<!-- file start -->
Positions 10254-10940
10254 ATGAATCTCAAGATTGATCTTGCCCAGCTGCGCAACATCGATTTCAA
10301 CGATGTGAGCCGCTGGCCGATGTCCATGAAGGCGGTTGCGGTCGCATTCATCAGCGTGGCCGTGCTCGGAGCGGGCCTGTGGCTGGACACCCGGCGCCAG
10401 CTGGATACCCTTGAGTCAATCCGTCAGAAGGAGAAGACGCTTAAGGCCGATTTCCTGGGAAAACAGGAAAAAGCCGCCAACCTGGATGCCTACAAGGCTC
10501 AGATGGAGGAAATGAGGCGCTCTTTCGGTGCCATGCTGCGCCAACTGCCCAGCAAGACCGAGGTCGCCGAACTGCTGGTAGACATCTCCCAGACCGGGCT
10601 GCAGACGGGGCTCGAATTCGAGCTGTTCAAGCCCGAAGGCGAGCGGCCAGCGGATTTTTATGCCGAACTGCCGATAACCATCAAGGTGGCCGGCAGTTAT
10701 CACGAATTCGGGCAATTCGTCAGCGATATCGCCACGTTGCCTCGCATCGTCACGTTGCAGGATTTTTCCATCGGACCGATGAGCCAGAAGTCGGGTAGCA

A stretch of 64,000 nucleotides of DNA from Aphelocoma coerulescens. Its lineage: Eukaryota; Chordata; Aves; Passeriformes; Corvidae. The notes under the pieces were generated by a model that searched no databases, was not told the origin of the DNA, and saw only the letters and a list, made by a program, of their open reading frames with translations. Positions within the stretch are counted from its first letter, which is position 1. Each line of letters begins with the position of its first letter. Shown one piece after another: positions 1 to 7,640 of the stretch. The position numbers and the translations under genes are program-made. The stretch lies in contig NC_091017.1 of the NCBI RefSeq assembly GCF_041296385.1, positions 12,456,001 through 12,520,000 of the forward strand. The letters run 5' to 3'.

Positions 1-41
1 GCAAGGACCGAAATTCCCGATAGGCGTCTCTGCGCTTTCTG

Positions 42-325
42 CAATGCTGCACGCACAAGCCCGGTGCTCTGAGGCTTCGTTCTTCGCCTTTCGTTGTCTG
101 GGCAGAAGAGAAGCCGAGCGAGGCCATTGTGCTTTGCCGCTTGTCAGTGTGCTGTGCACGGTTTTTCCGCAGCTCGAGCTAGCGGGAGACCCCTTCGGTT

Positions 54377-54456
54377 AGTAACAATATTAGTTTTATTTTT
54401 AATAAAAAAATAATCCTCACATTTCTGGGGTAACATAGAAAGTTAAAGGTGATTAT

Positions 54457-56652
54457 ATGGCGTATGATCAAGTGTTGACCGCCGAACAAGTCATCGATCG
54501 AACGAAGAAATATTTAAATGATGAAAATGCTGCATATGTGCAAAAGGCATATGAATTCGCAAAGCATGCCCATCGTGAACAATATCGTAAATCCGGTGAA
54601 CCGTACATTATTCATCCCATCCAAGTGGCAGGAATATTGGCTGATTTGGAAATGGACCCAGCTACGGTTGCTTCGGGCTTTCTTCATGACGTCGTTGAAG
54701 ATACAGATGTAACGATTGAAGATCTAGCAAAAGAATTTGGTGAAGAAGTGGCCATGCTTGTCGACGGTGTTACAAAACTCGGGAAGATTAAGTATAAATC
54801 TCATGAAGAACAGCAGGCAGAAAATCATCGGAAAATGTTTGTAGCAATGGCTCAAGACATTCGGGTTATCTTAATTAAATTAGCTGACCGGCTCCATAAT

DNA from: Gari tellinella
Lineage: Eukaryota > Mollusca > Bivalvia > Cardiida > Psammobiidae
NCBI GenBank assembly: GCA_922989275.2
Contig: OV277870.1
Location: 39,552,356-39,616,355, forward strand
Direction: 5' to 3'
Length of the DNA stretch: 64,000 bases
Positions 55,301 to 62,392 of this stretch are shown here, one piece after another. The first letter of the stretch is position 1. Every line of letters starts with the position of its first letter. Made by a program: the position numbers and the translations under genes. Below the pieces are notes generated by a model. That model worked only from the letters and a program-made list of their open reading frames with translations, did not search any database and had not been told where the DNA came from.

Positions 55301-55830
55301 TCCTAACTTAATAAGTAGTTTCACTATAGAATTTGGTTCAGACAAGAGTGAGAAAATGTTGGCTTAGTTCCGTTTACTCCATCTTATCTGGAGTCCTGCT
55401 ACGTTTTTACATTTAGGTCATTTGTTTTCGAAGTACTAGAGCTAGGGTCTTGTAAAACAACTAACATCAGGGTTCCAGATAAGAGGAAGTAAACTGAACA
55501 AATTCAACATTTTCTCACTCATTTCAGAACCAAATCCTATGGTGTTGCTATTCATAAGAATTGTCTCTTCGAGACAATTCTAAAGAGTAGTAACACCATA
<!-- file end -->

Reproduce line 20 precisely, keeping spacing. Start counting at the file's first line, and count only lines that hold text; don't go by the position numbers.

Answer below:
54601 CCGTACATTATTCATCCCATCCAAGTGGCAGGAATATTGGCTGATTTGGAAATGGACCCAGCTACGGTTGCTTCGGGCTTTCTTCATGACGTCGTTGAAG